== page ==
Openfield Group has teamed up with Voltloader to trial fully electric trucks in a bid to reduce carbon emissions.

The partnership will see grain loads moved from Openfield member farm gates to consumer customers using an all-electric fleet, which is currently focused on the bulk haulage industry.

The firm says teaming up with Voltloader helps with an ambitious plan to explore opportunities for alternative fuels for their transport operation.

Furthermore, as Openfield uses Voltloader for local deliveries, they’ll gain insight into the next steps required to meet their overall net zero commitment, while at the same time reducing the haulage carbon footprint.

ESG plan

Openfield recently launched a new environmental, social, and governance (ESG) plan which includes a commitment to become net zero by 2040, and to become the leading partner of net zero solutions for seed, fertiliser, grain and storage.

A recent own fleet expansion means that in addition to the company’s increased service offer, by moving more than half of their own grain, they now have a direct influence over their road haulage environment impact.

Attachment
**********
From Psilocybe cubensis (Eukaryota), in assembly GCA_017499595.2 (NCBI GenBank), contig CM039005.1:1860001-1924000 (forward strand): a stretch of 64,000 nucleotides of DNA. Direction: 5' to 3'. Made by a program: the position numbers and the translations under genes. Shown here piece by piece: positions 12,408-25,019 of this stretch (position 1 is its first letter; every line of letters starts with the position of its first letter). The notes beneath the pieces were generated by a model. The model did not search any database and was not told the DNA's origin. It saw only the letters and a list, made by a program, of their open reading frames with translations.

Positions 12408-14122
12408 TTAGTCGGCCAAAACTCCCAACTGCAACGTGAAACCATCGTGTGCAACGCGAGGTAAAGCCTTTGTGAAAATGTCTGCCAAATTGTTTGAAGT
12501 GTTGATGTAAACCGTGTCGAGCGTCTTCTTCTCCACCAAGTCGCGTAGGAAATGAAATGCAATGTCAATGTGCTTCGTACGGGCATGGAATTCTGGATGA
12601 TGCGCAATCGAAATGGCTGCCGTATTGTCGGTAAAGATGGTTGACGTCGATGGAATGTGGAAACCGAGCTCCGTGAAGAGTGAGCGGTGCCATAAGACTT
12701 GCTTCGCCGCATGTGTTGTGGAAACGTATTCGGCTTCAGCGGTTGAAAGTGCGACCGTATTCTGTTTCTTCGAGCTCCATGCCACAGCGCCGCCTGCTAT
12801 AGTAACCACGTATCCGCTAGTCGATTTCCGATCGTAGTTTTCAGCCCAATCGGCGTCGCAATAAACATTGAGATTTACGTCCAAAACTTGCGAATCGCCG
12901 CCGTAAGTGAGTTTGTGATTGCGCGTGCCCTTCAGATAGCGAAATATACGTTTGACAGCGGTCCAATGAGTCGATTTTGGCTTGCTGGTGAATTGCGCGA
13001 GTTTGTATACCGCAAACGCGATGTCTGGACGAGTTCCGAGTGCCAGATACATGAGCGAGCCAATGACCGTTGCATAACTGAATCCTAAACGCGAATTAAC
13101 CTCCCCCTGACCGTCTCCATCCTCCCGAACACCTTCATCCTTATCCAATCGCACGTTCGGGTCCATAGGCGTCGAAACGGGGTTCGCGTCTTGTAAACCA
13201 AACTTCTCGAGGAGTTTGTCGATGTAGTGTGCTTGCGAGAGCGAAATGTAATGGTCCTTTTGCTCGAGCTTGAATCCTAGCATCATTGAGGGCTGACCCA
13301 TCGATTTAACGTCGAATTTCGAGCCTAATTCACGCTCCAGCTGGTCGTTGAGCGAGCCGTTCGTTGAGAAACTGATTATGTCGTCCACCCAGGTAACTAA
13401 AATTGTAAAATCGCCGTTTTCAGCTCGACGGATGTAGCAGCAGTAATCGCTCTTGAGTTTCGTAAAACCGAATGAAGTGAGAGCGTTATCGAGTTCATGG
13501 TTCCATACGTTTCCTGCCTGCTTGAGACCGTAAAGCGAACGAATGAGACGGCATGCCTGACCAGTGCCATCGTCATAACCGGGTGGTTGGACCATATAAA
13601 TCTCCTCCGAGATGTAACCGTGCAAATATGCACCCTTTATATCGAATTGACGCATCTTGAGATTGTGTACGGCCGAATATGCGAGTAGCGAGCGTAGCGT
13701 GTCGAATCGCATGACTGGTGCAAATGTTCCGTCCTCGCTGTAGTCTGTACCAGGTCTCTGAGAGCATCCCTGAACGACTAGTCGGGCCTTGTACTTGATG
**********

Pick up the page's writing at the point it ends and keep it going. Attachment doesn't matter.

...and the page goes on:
“Green House Gas emissions from the transportation of grain and oilseeds are the single largest contributor to Openfield’s tonnes of CO2 equivalent footprint”, says Richard Jenner, member service director.

“While we seek to become net zero by 2040, we’re also committed to supporting all of our consumer customers and farmer members on their own journey to net zero. Using vehicles powered by diesel alternative fuel options, such as electric, HVO and biomethane, will reduce our transport emissions by 70-85%”.

Moving forward

Recent loads have included deliveries into consumers at Bawsey, Long Buckby and Stoke Ferry from farms in the region of Voltloader’s base in Whittlesey. Currently, payloads are in excess of 24t (up to 29t for diesel HGVs) and the range for trucks on one charge is around 150 miles.

However, Voltloader’s rapid 200kW charging capability at its Whittlesey site allows trucks to be topped up in only 90 minutes, facilitating a greater daily range for vehicles. This will further grow with their vision to expand along the A1 in Lincolnshire and Cambridge and into East Anglia, says Richard.